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Crews to Enter Sealed Portion Of Wilberg Mine

July 21, 1986

ORANGEVILLE, Utah (AP) _ Investigators plan to re-enter the last sealed portion of the Wilberg Mine on Tuesday to try to determine the cause of a 1984 fire that killed 27 miners.

The 160-foot-long area to be entered is about 6,500 feet underground and includes the point where the fire is believed to have begun.

Before investigators enter the sealed portion, however, it will be filled ″ceiling-to-floor″ with a nitrogen-based foam designed to smother any vestiges of the fire.

″If conditions become too dangerous, we will halt that operation rather than risk the safety of the crews and investigators,″ said Dean L. Bryner, senior vice president for Utah Power & Light, which owns the mine, and director of the company’s mining division.

The investigators are from from the federal Mine Safety and Health Administration, the FBI, UP&L, the United Mine Workers and the Emery County sheriff’s office, said UP&L spokesman John Ward.

The $300,000 MSHA-approved experiment marks the first time the foam, which is the consistency of shaving cream, has been employed in the aftermath of a coal mine fire, Ward said.

Twenty-six men and one women were trapped nearly a mile underground in the southeastern Utah mine when a fire erupted in the mine’s main tunnel on Dec. 19, 1984. Three days later, the fast-spreading blaze forced officials to evacuate and seal the mine.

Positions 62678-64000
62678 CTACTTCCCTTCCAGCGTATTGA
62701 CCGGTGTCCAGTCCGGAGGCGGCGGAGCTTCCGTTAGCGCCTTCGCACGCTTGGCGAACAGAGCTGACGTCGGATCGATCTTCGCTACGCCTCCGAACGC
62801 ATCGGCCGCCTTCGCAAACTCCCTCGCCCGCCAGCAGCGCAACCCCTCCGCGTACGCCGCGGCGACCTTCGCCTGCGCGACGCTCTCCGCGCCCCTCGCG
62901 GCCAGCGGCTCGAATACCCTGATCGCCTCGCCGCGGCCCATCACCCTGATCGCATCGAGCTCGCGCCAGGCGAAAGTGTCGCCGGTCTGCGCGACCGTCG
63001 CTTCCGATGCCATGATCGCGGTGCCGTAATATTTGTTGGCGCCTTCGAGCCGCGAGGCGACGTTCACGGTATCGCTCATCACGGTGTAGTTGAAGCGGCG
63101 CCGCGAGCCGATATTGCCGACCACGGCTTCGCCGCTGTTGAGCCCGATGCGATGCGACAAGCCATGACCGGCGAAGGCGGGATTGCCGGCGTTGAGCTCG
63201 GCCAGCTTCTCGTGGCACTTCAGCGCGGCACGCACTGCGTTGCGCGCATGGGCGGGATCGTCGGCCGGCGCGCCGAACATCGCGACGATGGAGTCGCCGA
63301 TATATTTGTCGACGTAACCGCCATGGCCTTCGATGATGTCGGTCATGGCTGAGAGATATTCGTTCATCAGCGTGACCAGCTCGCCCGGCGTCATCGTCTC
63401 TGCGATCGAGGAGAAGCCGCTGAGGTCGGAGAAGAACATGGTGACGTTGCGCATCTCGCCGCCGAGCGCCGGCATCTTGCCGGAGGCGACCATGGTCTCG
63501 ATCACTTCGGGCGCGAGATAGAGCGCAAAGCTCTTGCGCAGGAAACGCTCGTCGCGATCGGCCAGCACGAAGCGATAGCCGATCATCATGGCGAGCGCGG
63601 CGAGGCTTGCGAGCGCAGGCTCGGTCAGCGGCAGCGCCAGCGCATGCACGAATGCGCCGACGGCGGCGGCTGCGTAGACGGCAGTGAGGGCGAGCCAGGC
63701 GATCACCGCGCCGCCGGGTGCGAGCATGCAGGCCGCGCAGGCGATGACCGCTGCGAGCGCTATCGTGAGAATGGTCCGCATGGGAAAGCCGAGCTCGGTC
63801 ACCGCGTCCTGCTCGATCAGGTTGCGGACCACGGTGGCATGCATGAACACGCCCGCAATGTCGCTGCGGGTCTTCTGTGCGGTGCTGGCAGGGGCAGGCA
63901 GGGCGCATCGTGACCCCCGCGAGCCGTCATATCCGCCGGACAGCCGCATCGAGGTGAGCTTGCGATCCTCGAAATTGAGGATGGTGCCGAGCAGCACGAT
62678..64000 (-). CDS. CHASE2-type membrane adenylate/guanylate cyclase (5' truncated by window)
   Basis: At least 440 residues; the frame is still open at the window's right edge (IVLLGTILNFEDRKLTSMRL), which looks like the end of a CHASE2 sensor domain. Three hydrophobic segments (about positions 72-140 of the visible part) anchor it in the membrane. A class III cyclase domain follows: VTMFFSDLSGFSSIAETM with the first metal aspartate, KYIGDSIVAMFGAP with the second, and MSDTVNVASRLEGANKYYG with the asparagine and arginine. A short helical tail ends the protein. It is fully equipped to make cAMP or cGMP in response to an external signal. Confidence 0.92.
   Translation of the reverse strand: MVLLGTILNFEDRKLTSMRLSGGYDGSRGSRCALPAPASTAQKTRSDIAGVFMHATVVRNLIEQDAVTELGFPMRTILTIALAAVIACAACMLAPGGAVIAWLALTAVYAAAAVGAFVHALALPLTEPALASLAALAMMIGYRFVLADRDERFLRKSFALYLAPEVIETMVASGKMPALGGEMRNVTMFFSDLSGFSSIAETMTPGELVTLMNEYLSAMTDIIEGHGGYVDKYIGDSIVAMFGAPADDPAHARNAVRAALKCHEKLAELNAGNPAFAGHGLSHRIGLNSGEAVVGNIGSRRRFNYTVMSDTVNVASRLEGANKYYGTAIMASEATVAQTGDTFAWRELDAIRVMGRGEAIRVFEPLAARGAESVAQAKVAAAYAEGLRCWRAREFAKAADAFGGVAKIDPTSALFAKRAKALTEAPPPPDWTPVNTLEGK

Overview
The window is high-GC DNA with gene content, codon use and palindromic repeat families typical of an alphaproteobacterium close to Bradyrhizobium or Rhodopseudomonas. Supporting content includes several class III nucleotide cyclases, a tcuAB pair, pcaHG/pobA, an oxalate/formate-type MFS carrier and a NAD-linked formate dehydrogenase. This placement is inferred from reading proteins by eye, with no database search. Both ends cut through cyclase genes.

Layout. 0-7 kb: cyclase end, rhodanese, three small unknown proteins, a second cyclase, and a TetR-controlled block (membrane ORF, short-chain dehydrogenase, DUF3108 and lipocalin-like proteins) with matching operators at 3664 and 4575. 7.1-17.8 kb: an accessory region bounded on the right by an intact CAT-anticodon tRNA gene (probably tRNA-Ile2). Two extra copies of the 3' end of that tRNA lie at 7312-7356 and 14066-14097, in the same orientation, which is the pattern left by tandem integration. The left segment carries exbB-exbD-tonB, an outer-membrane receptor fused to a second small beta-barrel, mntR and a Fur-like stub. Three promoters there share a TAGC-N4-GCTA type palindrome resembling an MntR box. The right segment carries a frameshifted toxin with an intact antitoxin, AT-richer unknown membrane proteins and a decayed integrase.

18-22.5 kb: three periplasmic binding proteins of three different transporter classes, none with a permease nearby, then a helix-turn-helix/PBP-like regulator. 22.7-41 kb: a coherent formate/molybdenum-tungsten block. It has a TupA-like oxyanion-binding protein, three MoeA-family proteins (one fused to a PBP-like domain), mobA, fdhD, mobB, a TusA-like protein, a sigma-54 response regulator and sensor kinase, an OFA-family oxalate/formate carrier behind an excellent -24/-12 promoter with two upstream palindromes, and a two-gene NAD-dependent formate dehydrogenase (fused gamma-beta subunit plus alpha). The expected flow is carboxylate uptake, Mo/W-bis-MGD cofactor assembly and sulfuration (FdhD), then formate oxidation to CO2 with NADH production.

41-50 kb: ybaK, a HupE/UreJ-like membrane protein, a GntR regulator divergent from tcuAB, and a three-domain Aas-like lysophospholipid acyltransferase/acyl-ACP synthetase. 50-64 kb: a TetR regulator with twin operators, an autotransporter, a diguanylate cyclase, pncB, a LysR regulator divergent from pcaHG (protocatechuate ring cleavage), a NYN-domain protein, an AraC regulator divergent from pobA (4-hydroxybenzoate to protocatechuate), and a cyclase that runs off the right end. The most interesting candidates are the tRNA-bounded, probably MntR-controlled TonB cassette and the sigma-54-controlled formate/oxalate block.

The bodies were retrieved nearly a year later.

Although there is a low percentage of oxygen in the sealed portion, MSHA chief investigator Herschel Potter said mine fires can smolder for years.

Crews using breathing apparatus will open part of the sealed area in the first eight to 16 hours, then spend four hours ventilating the area, said Dave Lauriski, director of mine health and safety for UP&L.

After that, the foam will be injected into a small portion of the sealed area, forming a plug to ensure against fire erupting from smoldering coal.

The process will be repeated several times as the crews head southward, Lauriski said.

It will take up to six days to make the area secure for investigators, who will be looking for an electrical transformer that drove the section’s coal conveyor belt and for a compressor believed to have been in the area, he said.

Those items, cited as possible causes of the fire, and any other evidence will be placed in the custody of the Emery County sheriff’s office and inspected by federal officials.

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